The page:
When the only choice is the hardest one to make
At the time, watching my three year old son on life-support in Intensive Care, and being told he would probably die, I thought it was the hardest thing I would ever go through. Joel was left with a profound disability, after sustaining a brain injury when medical treatment for gastroenteritis went wrong.
But even after that, with 15 years as a single parent of three children and 30 years of experience as a Registered Nurse, the hardest was yet to come.
Handing over the care of my 18 year old son, Joel, to Disability Services Queensland (DSQ), after years of fighting for adequate support - that was the most painful thing I have ever had to do. There is nothing that compares to that experience and pain. The nightmares for the five years after relinquishing his care were only made worse by the lack of any level of understanding from DSQ.
At three and a half, Joel had been a very bright child, with a steely determination and cheery personality. Although much of his brightness is gone following the brain injury that almost took his life, thankfully his determination and quirky sense of humor have persisted.
That determination was vital in Joel’s survival, as he had to relearn to walk, talk and feed himself. The daily challenges that lay ahead of us as a family were unknown at the time, but it soon became clear that Joel had been left with a catastrophic injury and that life would never be the same again: our plans for the future shattered along with Joel’s short life.
Our plan to move from north Queensland to Toowoomba to be near my parents was more urgent now, with a child with high medical and support needs, so a few months later we moved.
The cracks in a strained relationship with my partner were now chasms, both of us struggling to cope – with an increasingly aggressive four year old with high needs, a two year old struggling in a world he no longer understood, and an eight year old grieving for the loss of her brother, her family and her world.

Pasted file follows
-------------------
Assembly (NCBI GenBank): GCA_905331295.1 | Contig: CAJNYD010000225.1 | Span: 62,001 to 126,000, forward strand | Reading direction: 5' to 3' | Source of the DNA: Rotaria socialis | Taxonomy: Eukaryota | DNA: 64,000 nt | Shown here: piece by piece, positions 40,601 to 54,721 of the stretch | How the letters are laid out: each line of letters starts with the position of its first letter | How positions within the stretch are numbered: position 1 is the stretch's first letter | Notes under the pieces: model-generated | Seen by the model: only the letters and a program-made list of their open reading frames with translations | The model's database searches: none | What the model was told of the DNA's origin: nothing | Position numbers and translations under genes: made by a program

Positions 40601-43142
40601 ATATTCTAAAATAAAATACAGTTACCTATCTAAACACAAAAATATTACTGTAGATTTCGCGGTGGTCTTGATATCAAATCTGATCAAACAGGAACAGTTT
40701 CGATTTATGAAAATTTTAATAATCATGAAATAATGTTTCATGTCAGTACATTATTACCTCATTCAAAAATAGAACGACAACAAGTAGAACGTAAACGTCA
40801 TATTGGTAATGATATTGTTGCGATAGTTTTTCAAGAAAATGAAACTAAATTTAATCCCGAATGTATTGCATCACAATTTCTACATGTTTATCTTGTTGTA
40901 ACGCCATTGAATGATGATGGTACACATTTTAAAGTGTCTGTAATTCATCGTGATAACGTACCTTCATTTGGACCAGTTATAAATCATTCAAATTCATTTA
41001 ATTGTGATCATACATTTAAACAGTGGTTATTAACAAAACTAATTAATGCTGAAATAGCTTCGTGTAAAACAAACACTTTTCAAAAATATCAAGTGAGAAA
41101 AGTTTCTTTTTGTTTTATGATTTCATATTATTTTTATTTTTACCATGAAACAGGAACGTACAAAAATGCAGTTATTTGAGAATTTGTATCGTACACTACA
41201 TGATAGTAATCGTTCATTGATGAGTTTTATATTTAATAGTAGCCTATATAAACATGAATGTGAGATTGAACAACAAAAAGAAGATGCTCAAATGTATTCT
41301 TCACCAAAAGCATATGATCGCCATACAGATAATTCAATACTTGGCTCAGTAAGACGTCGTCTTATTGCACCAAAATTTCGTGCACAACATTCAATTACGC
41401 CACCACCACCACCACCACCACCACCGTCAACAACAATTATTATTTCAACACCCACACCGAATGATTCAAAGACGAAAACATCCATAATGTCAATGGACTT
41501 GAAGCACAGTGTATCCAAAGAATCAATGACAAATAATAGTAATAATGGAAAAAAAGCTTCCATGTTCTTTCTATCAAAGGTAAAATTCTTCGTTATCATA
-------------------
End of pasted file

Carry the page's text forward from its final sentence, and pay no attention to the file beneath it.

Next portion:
Joel’s increasing high needs were coupled with complex health problems. My partner and I no longer communicated, and the relationship soon disintegrated. Along with the daily challenges of coping with all three children, extreme financial pressure with almost no support from my ex-partner further added to our stressful existence.
But we soon discovered that we were a good team and all grew together into a pretty cohesive, though often dysfunctional, family. Susan did well at school, while Kris struggled, having never coped with massive disruption to his world at such a young age.
Despite her age, Susan quickly became my best helper and my ally, as we fought to survive financially and to get through each day. I attempted to work in a casual role to make ends meet and to allow us to be a family. But as the stresses of Joel’s care increased, the need for external help became evident.
While support staff in the home relieved the burden of the physical care, it also added to the stress, as many felt it was their position to have an opinion about how we should do things.
As each year went by, Joel became stronger, his health and behavioural needs more complex, and my own health became worse. Susan and Kris both struggled with a stream of staff.
I began studying Psychology at university to try to understand the best way to manage Joel, as educational experts had no idea, and given that Joel was one of the first people to survive such a catastrophic injury, even the medical profession had very little knowledge on which to draw.
Education became my escape.
As soon as Susan was old enough, the stress of Joel’s high needs, the impact of the support staff on our family, and my own increasing need for her support led her to move out of home. Kris struggled and found his own coping strategies – many of which were destructive. By the time Joel was 18, I had reached the point of collapse.
My decision to relinquish his care to DSQ was the hardest and most painful thing I have ever done. The fight over the years to get aide time in school for Joel and support staff to help at home has now been overtaken by the fight for continuing care for Joel, as he lives as a 24 year old young man in the community.
After six and a half years, many letters to the minister, endless assessments and reassessments to determine that Joel requires 24 hour care, the fight continues. As a family, we continue. DSQ currently do provide 24 hour care to Joel, but this is not recurrent.
Despite this level of support, I continue to be heavily involved with Joel’s care on a daily basis and provide high levels of emotional and financial support. Although we all bear the scars of our caring role, I think we are all better people because of our experience, but the overall cost is huge.
Susan and Kris still struggle to make sense of their disrupted childhood. I struggle each day to fight for ongoing support for Joel, while trying to find my place in the world. And Joel just keeps on being Joel. He is witty and funny and has a refreshingly honest outlook on life, and he just keeps hoping the Broncos will win.
We all just want to be able to live life like everyone else – but Joel needs help with everything he does. This will never change. As a family, we need to know that he will have that help.
Coralie Graham and her family will appear on SBS’s Insight program tonight at 8.30pm on SBS ONE.
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